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“I could tell you a case of a man back home, forty-five years old – a pagan, illiterate, who knew nothing about Christ. Then he was brought by grace, through the preaching of the Christians, into the presence of Jesus and Him crucified; and that man was so changed that within a month, when impure thoughts came into his heart he literally went outside from a meeting and vomited. What a standard, what sensitivity! A man steeped in paganism, with no Bible training, no background. And now in the light of Calvary, in that smashing, invading love, this man is taken, re-created, renewed, his conscience is so clean that when impure thoughts came he even went and physically vomited. A sensitivity had been created. The Holy Spirit had renewed the personality. Is this your case?
It is only when the whole heart is gripped with the passion of prayer that the life-giving fire descends, for none but the earnest man gets access to the ear of God.
Prayer should be the means by which I, at all times, receive all that I need, and, for this reason, be my daily refuge, my daily consolation, my daily joy, my source of rich and inexhaustible joy in life.
If you’ve been following along with me on Twitter this weekend, you’re well aware that I am in the midst of an extended family reunion in Florida with my (very loud, Irish extended family). And while my family is still proud of our Irish heritage (some of them maybe a little too much), we are also deeply thankful to share in the freedoms the United States offers.
For those of you reading this outside of the US, today is Memorial Day– a holiday celebrating those who died fighting for our country and her freedoms. These freedoms that my family enjoy came at a great cost. And that cost was not just monetary, but blood-bought in wars and conflicts, some name and some now.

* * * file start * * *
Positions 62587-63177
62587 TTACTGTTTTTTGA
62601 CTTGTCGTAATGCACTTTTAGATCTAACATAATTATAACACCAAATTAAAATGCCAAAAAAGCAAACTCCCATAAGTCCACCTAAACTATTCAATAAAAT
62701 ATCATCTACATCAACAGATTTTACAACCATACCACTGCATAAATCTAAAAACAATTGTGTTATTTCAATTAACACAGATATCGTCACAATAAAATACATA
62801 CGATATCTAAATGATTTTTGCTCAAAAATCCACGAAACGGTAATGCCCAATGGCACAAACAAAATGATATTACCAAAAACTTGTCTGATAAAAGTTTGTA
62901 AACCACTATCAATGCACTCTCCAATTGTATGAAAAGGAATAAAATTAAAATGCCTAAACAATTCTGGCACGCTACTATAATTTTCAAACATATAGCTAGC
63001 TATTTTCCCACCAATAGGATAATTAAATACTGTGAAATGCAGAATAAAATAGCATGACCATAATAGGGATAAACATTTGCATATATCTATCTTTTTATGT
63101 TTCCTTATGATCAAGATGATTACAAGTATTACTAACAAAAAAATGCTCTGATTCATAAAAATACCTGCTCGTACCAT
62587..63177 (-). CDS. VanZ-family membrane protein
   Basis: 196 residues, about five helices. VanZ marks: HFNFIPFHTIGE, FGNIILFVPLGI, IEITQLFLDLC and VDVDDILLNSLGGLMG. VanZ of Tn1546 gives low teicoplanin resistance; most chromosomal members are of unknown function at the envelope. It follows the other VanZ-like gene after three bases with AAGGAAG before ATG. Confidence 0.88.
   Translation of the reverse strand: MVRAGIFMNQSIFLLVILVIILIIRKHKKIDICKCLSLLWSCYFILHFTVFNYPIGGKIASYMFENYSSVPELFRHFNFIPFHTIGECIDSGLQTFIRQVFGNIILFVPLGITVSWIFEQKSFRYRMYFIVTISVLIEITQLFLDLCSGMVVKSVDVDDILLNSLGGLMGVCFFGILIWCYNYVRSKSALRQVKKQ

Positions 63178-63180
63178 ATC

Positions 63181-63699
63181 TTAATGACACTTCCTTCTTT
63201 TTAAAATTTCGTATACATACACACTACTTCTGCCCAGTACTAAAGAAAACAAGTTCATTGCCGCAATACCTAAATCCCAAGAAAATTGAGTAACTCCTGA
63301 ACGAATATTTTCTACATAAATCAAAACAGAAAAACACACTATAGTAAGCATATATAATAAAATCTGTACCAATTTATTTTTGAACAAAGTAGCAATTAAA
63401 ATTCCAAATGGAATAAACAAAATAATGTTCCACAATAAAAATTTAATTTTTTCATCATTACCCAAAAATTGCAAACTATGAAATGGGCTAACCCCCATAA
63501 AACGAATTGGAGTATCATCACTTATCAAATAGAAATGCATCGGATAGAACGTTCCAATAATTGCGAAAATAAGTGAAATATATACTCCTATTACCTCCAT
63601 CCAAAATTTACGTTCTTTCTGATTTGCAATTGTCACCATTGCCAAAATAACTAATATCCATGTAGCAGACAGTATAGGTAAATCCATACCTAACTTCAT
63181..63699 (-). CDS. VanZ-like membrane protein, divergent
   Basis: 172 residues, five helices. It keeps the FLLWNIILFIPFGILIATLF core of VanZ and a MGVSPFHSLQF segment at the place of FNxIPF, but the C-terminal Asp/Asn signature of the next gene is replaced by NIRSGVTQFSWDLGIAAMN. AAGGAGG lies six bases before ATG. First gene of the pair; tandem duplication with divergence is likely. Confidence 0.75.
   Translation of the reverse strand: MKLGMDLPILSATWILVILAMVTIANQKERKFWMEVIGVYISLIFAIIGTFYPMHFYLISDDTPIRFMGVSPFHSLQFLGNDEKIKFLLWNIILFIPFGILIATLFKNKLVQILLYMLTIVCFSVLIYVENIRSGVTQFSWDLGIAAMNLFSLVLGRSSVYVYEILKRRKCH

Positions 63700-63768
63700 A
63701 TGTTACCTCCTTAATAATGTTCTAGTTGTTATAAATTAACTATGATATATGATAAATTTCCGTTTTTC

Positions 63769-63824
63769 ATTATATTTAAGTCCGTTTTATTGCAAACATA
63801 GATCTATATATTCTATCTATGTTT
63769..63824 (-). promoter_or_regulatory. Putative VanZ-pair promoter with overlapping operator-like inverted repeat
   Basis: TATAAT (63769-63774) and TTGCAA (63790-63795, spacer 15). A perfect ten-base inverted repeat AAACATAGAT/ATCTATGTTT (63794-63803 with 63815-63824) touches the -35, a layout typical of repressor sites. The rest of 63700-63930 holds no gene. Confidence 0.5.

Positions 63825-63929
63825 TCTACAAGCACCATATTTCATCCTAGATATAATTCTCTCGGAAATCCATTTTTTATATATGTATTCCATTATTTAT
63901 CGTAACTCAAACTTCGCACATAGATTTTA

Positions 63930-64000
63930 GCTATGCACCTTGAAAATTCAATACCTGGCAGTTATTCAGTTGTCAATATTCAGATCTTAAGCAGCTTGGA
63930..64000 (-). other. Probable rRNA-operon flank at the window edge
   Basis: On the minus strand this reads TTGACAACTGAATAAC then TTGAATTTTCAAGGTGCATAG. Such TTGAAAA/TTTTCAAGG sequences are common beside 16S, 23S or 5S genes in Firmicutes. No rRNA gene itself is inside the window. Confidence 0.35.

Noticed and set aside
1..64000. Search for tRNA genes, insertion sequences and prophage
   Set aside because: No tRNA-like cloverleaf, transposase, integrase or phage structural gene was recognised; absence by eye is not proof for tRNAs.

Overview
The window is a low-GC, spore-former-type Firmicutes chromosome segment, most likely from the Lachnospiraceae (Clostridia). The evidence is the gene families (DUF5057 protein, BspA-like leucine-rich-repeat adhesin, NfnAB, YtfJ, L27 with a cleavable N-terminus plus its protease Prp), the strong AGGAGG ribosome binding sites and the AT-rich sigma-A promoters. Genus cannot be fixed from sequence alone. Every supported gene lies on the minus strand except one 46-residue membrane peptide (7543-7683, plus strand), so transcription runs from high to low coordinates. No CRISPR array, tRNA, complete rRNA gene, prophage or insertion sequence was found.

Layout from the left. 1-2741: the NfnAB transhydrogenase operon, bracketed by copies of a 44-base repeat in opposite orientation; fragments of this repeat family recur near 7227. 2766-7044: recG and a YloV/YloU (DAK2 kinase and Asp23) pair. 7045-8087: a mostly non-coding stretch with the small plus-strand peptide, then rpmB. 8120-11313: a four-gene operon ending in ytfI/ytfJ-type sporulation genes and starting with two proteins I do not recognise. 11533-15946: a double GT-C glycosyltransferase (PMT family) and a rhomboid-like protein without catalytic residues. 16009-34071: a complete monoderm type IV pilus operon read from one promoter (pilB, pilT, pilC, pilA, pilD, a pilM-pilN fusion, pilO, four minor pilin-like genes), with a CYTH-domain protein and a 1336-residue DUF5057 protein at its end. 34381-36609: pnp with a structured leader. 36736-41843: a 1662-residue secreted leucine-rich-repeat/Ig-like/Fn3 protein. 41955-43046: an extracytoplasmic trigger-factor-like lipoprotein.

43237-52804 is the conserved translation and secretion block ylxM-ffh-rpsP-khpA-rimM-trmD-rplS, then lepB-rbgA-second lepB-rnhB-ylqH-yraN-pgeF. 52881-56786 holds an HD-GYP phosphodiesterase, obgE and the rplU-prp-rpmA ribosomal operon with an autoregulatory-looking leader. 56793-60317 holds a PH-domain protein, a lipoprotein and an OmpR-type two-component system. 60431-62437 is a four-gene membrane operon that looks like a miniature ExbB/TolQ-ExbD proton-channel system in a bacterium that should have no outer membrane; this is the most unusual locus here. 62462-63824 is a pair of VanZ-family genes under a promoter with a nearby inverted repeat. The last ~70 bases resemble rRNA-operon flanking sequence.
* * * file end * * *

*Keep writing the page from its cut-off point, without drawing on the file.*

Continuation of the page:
- American Revolutionary War – 25,000 deaths
- War of 1812 – 20,000 deaths
- Mexican-American War – 13,283 deaths
- US Civil War – 625,000 deaths
- Spanish-America War – 2,446 deaths
- Philippine-American War – 4,196 deaths
- World War 1 – 116,516 deaths
- World War 2 – 405,399 deaths
- Korean War – 36,516 deaths
- Vietnam War – 58,209 deaths
- Persian Gulf War – 258 deaths
- Iraq – 4,486 deaths
- Afghanistan – 2,145 deaths
These brave men and women gave all they had so that we could enjoy certain freedoms not available to all. For that, my fellow Americans and I are very thankful.That’s a lot to remember. That’s a lot of people who gave their lives for others.
I get that this is a picnic and barbecue day. Nothing wrong with that. But, in the midst of the summer kickoff, be sure to take some time to pray for the families of those who lost their loved ones– parents, children, siblings, and more.
And, contrary some of the comments you may see on social media, it’s OK to be thankful for those who are serving now (or have served) as well, as President Bush modeled in his 2007 Memorial Day speech, honoring the fallen and being thankful for those who serve today. He explained:
Good morning. This Memorial Day weekend, Americans honor those who have given their lives in service to our Nation. As we pay tribute to the brave men and women who died for our freedom, we also honor those who are defending our liberties around the world today.
Yet, the main focus should be on the “memorial,” remembering those who have fallen– who gave their lives for something greater than themselves, or just to serve along side a comrade.
At times like this, I’m always struck by the teaching of Jesus where he said, “Greater love hath no man than this, that a man lay down his life for his friends” (John 15:13).
I hope in God, I pray on, and look yet for the answer. They are not converted yet, but they will be.
God shapes the world by prayer. Prayers are deathless. They outlive the lives of those who uttered them
“We have one crystal clear reason apart from the blessed happiness of this way of life. It is this: prayer is the core of our day. Take prayer out, and the day would collapse, would be pithless, a straw blown in the wind. But how can you pray–really pray, I mean–with one against who you have a grudge or whom you have been discussing critically with another? Try it. You will find it cannot be done.”
We can do nothing without prayer. All things can be done by importunate prayer. It surmounts or removes all obstacles, overcomes every resisting force and gains its ends in the face of invincible hindrances.